Material: Ceramic or clay
Sizes: 8” diameter up to 19” diameter – rectangle pizza stones are also available from 14″ up to 20″
Best For: Wood-Fire Style Crisp / Artisan Pizzas
How to Use Pizza Stones:
Preheat Your Pizza Stone
- Place your stone in a cold oven and let both the oven and your stone get up to the desired temperature together. Placing a cold stone in a hot oven will lead to cracking of the stone.
- Your pizza stone should be hot when you place the dough in the oven. If you put the dough on a cold stone and then put it in the oven, it will result in a rubbery crust.
Transferring Pizza to Stone
- Once the oven and the stone are heated to the desired temperature, leave the stone in the oven and easily transfer your pizza to the stone by using a pizza peel. Be sure to dust the peel with cornmeal or flour first to prevent sticking!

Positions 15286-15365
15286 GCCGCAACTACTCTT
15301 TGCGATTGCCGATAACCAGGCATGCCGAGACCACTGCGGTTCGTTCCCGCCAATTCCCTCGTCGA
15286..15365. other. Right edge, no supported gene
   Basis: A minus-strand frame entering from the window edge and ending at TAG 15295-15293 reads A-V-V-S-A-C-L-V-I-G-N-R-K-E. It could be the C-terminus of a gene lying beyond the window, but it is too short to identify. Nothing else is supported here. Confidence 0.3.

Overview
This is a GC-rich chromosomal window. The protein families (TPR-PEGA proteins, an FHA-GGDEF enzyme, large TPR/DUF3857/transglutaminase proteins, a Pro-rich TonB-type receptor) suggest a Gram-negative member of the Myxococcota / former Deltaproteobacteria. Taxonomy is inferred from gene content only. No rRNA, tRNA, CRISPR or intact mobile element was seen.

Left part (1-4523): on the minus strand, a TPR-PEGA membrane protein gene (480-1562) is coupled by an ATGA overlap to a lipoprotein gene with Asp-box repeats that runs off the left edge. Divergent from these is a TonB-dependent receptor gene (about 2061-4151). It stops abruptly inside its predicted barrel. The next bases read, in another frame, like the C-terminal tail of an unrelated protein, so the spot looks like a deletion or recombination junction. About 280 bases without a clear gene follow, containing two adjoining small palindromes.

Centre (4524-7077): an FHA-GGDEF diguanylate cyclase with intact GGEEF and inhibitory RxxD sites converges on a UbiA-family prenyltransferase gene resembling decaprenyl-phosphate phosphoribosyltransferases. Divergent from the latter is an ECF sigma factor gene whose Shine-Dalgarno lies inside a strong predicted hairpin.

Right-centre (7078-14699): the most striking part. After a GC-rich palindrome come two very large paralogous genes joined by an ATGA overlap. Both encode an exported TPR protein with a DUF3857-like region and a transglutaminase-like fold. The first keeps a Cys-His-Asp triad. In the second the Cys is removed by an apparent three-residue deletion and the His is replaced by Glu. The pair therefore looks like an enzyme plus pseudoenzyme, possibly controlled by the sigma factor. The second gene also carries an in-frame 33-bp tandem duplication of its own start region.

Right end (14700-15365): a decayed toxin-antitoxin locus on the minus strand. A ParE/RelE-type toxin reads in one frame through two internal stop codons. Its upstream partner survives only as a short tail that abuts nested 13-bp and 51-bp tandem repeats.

- Tip: if you do not have a pizza peel handy, you can use the back of a cookie sheet as well!
- Once the pizza is finished baking, carefully use the peel to get under the pizza and slide it onto the peel to take it out of the oven.
Allow the stone to cool down in the oven and do not take it out before it reaches room temperature, as that can lead to damage from the sudden temperature change. Once the oven has properly cooled, take the stone out of the oven and scrape off any toppings or pieces of crust that are stuck on the stone. Wash in warm water, but do not use any soap or detergent due to the porous nature of the stone. Hand wash only and leave out to dry.
PIZZA PANS SURFACE STYLES